alexa Safety of probiotics in patients receiving nutritional support: a systematic review of case reports, randomized controlled trials, and nonrandomized trials.
Food & Nutrition

Food & Nutrition

Journal of Probiotics & Health

Author(s): Whelan K, Myers CE

Abstract Share this page

Abstract BACKGROUND: Probiotics are increasingly used in patients receiving nutritional support; however, some case reports and trials have questioned their safety in such patients. OBJECTIVE: The objective was to investigate the safety of probiotics in patients receiving nutritional support through a systematic review of case reports, randomized controlled trials (RCTs), and nonrandomized trials. DESIGN: The systematic review followed Cochrane and PRISMA (Preferred Reporting Items for Systematic Reviews and Meta-Analyses) recommendations. Six electronic databases were searched, a hand search of conference proceedings and reference lists was performed, and experts were contacted. Case reports, RCTs, and nonrandomized trials of probiotic use in patients also receiving enteral or parenteral nutrition were included in the review. Two reviewers independently screened the relevant articles and extracted the data. RESULTS: In total, 1966 articles were identified, of which 72 fulfilled the inclusion criteria. There were 20 case reports of adverse events in 32 patients, all of which were infections due to Lactobacillus rhamnosus GG or Saccharomyces boulardii; the risk factors included central venous catheters and disorders associated with increased bacterial translocation. There were 52 articles reporting 53 trials in which 4131 patients received probiotics. Most trials showed either no effect or a positive effect on outcomes related to safety (eg, mortality and infections). Only 3 trials showed increased complications, which were largely noninfectious in nature and in specific patient groups (eg, transplant and pancreatitis). In 2 of these trials, the probiotic was administered through a postpyloric tube. CONCLUSION: Many probiotics have been used safely in patients receiving nutritional support, although some probiotic products (strains or combinations) have been shown to increase the risk of complications in specific patient groups. This article was published in Am J Clin Nutr and referenced in Journal of Probiotics & Health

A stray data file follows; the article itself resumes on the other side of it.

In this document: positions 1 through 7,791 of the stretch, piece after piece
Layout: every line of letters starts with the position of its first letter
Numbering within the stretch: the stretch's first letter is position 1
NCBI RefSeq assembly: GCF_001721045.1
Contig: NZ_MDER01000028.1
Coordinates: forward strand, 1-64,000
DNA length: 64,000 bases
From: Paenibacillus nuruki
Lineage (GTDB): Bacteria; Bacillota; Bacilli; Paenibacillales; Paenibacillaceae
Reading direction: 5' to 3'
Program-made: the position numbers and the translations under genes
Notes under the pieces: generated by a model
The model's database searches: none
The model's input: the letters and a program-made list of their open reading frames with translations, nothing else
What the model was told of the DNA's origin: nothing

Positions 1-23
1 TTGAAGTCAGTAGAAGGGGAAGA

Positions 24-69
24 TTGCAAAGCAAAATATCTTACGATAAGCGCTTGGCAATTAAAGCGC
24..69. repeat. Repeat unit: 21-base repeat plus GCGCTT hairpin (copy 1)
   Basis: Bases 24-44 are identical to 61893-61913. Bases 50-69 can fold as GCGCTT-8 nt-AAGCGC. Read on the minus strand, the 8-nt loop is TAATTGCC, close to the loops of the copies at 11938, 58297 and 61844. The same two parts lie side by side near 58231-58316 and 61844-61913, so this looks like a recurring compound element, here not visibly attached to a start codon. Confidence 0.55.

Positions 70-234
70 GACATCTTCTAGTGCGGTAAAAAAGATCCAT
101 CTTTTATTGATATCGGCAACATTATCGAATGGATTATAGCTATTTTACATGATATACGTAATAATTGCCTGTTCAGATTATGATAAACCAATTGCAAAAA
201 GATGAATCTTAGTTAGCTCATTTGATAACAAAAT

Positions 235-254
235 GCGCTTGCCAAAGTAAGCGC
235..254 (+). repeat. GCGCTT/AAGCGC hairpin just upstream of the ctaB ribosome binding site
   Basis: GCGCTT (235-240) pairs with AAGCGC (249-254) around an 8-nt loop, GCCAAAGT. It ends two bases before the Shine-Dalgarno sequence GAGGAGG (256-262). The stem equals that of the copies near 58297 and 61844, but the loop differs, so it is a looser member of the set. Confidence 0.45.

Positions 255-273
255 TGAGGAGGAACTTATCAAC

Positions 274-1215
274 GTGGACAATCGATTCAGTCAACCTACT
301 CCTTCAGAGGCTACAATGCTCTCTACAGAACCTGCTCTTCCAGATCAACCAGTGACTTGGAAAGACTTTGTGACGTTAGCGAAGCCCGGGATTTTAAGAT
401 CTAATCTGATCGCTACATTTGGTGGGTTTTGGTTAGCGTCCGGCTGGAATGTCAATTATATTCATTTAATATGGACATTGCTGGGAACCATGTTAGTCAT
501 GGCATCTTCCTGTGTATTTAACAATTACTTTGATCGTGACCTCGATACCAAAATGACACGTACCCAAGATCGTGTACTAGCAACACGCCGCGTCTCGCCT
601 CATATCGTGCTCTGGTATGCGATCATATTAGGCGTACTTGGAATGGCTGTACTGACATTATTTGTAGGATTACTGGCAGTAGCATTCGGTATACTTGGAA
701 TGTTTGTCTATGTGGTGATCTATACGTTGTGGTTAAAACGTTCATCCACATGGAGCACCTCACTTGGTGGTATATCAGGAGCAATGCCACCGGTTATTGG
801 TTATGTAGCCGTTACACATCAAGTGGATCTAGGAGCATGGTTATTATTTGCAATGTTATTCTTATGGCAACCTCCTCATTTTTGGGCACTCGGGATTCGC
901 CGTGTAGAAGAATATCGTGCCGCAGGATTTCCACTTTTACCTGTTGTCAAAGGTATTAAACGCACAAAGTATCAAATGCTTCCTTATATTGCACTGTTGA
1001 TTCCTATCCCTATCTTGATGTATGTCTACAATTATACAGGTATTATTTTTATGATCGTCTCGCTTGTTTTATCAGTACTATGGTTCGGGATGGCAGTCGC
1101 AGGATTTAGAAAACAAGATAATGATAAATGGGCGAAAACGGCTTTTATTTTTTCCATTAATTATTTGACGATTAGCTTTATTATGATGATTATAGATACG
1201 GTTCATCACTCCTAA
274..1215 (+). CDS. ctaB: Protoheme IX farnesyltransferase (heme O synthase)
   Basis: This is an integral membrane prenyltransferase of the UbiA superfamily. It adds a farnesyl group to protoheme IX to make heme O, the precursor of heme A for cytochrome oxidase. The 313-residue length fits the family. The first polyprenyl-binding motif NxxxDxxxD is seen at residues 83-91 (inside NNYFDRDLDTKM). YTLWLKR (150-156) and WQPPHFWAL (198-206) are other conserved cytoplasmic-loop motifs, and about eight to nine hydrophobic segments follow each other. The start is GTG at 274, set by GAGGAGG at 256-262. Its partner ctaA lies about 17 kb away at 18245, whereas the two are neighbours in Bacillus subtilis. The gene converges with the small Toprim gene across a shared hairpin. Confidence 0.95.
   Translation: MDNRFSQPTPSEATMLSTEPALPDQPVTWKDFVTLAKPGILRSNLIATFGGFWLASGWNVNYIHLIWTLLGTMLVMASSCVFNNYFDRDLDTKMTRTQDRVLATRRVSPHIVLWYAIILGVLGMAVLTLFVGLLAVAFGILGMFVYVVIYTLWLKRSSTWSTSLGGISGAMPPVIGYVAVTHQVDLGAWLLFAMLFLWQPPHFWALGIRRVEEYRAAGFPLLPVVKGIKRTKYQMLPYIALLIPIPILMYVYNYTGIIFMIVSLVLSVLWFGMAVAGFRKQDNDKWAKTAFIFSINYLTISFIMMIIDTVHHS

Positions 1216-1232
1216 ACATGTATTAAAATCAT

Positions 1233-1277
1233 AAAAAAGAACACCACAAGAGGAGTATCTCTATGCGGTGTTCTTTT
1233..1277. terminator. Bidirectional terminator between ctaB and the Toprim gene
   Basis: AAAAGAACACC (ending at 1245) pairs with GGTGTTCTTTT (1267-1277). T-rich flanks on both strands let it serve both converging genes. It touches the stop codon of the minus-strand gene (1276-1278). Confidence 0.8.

Relevant Expert PPTs

Relevant Speaker PPTs

Recommended Conferences

Peer Reviewed Journals
 
Make the best use of Scientific Research and information from our 700 + peer reviewed, Open Access Journals
International Conferences 2017-18
 
Meet Inspiring Speakers and Experts at our 3000+ Global Annual Meetings

Contact Us

 
© 2008-2017 OMICS International - Open Access Publisher. Best viewed in Mozilla Firefox | Google Chrome | Above IE 7.0 version
adwords